Parker Solar Probe data shows how hypervelocity dust impacts can cause damage

NASA's Parker Solar Probe has been exploring space near the Sun and observing Venus for several years. The probe launched on August 12, 2018, and has so far set numerous records for spacecraft. Recently, the probe was used by scientists at the Laboratory for Atmospheric and Space Physics at the University of Colorado Boulder and the Johns Hopkins University Applied Physics Laboratory to investigate collisions between the spacecraft and hypervelocity dust grains. It's hard to imagine a grain of dust being able to cause damage to anything, but when traveling at incredible velocities, something tiny can cause devastating damage.Researchers utilized electromagnetic and optical observation data from the Parker Solar Probe to provide the best data yet on how hypervelocity dust impacts can lead to spacecraft damage and interrupt its operations. Currently, Parker is operating near the sun at speeds of around 400,000 miles per hour. It's currently traveling through an area known as the zodiacal cloud, which is a thick cloud of dust shaped like a pancake extending throughout the solar system. The cloud is made up of tiny dust grains shed by asteroids and comets as they transverse the solar system.

The spacecraft encounters thousands of tiny dust grains ranging from about two microns to 20 microns in diameter, which is less than a quarter of the width of a human hair while moving through this region. The grains of dust travel at over 6700 miles per hour, and impacts can cause serious damage. When the dust grains impact the spacecraft, it heats the dust and the spacecraft surface enough to vaporize material, which then ionizes. When material ionizes, it's separated into its ion and electron components producing plasma.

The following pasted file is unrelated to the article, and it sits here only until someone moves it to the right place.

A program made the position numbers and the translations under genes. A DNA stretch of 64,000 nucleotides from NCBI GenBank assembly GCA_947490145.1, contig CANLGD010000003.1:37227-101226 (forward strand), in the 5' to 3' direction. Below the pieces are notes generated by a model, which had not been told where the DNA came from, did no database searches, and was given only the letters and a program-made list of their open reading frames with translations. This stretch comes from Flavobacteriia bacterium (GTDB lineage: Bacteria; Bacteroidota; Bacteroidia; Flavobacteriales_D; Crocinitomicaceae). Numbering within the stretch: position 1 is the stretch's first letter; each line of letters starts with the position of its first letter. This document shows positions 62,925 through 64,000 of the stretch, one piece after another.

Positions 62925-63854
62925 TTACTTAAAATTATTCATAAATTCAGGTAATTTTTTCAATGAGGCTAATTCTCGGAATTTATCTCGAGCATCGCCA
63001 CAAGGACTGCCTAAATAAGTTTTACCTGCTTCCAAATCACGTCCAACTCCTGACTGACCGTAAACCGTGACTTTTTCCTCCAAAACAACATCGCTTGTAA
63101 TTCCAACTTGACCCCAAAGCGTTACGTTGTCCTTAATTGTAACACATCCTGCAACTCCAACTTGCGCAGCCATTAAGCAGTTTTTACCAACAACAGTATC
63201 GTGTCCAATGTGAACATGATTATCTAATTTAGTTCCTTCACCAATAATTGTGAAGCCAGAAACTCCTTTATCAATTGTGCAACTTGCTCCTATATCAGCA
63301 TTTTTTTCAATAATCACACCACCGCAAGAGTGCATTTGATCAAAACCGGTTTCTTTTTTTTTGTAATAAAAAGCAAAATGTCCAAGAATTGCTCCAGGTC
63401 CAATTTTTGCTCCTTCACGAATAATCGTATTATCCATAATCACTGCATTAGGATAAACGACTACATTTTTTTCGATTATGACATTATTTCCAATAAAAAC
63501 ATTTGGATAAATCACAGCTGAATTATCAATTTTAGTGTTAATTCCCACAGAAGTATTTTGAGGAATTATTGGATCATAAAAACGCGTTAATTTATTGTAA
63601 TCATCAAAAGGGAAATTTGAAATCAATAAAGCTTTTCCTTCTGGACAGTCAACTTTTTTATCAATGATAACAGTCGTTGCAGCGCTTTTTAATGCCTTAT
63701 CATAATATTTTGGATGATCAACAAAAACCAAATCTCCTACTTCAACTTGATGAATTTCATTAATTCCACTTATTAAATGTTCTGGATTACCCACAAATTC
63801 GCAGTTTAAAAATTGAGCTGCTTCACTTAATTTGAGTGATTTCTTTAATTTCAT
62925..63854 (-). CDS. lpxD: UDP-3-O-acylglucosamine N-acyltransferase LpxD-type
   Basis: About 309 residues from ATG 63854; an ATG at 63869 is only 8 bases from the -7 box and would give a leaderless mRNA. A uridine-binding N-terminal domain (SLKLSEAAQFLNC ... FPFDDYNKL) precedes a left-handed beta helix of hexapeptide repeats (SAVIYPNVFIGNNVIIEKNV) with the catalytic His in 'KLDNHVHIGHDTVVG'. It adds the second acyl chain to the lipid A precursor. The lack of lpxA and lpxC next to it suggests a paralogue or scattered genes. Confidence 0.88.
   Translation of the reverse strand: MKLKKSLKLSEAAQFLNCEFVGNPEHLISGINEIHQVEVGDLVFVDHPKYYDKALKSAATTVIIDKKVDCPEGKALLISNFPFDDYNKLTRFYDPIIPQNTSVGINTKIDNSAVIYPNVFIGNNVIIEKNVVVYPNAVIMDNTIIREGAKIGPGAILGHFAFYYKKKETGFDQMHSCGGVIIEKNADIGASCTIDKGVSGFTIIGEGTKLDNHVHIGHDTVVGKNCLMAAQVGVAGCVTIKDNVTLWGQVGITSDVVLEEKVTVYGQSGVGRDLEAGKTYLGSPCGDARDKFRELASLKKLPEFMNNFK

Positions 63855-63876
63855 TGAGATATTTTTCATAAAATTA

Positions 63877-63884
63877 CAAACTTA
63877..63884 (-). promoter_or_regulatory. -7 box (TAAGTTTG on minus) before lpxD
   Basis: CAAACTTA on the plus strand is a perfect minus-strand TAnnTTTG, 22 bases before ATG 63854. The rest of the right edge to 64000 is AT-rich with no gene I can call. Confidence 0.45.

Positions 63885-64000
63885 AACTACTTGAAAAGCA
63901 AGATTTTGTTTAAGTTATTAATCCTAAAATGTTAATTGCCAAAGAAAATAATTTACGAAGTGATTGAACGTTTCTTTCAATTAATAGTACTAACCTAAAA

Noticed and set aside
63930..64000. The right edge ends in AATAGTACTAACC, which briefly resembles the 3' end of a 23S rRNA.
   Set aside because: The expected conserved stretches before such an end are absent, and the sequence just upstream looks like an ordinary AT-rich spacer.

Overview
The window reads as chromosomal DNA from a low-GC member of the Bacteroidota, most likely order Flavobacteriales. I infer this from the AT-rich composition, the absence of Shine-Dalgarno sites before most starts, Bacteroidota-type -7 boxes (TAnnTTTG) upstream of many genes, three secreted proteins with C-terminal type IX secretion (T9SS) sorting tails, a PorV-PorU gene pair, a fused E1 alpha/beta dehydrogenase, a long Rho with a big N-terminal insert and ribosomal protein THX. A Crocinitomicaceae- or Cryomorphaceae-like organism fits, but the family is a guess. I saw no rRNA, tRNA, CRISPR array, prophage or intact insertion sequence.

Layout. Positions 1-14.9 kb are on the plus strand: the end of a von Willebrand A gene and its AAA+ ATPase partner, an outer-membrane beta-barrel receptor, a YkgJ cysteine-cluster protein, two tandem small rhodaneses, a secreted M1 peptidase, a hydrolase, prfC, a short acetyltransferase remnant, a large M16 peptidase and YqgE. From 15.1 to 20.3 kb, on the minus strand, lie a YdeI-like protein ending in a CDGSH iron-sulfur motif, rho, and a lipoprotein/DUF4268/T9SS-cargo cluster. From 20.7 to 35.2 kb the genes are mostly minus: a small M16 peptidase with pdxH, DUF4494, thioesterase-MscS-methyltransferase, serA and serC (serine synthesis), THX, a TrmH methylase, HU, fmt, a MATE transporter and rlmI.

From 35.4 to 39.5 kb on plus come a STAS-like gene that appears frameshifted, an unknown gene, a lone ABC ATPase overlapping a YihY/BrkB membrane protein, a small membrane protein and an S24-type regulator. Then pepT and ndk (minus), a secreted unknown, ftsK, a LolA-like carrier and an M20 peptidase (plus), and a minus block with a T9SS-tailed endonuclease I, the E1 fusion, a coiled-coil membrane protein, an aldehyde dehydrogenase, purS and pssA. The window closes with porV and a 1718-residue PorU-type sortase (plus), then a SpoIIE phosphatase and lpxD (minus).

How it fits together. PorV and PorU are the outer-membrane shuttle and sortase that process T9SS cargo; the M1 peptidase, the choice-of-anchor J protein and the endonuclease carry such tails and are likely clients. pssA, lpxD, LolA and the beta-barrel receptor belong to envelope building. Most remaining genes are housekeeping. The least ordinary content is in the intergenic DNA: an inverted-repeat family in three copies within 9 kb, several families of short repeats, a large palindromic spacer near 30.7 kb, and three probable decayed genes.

Rapid vaporization and ionization create a plasma explosion lasting one-thousandth of a second. In an impact with a larger dust grain, the impact generates a cloud of debris that expands slowly away from the spacecraft. Researchers were able to utilize antennas and magnetic field sensors aboard the spacecraft to measure these disturbances in the spacecraft's electromagnetic environment. Researchers believe the findings could lead to insights about space weather around the sun.

The data allowed the team to study the plasma explosions and how they interact with the solar wind. Researchers believe that by studying how the process works on a small scale, they might better understand how larger plasma regions surrounding planets like Venus and Mars are swept away by the solar wind. Data gathered by the team also has implications for the safety of the Parker Solar Probe and future spacecraft that may operate in the same area.

As far as implications for Parker itself, the team found that many image streaks appear radial and originate near the critically important heatshield. Data also showed that some debris could scatter sunlight into the navigation cameras resulting in the spacecraft temporarily being unable to determine how it was oriented in space. That is a particularly hazardous problem for the solar probe because it has to have its heatshield oriented precisely to survive in the incredibly hostile environment where it operates.

The Parker Solar Probe will be conducting its primary science mission until 2025 and will make 15 more orbits around the sun during that time. In October 2018, the probe set a record by making the closest approach to the sun in history. By December 2018, the probe had returned data from that approach. By August 2019, Parker had returned 22 GB of data on its approach to the sun and more.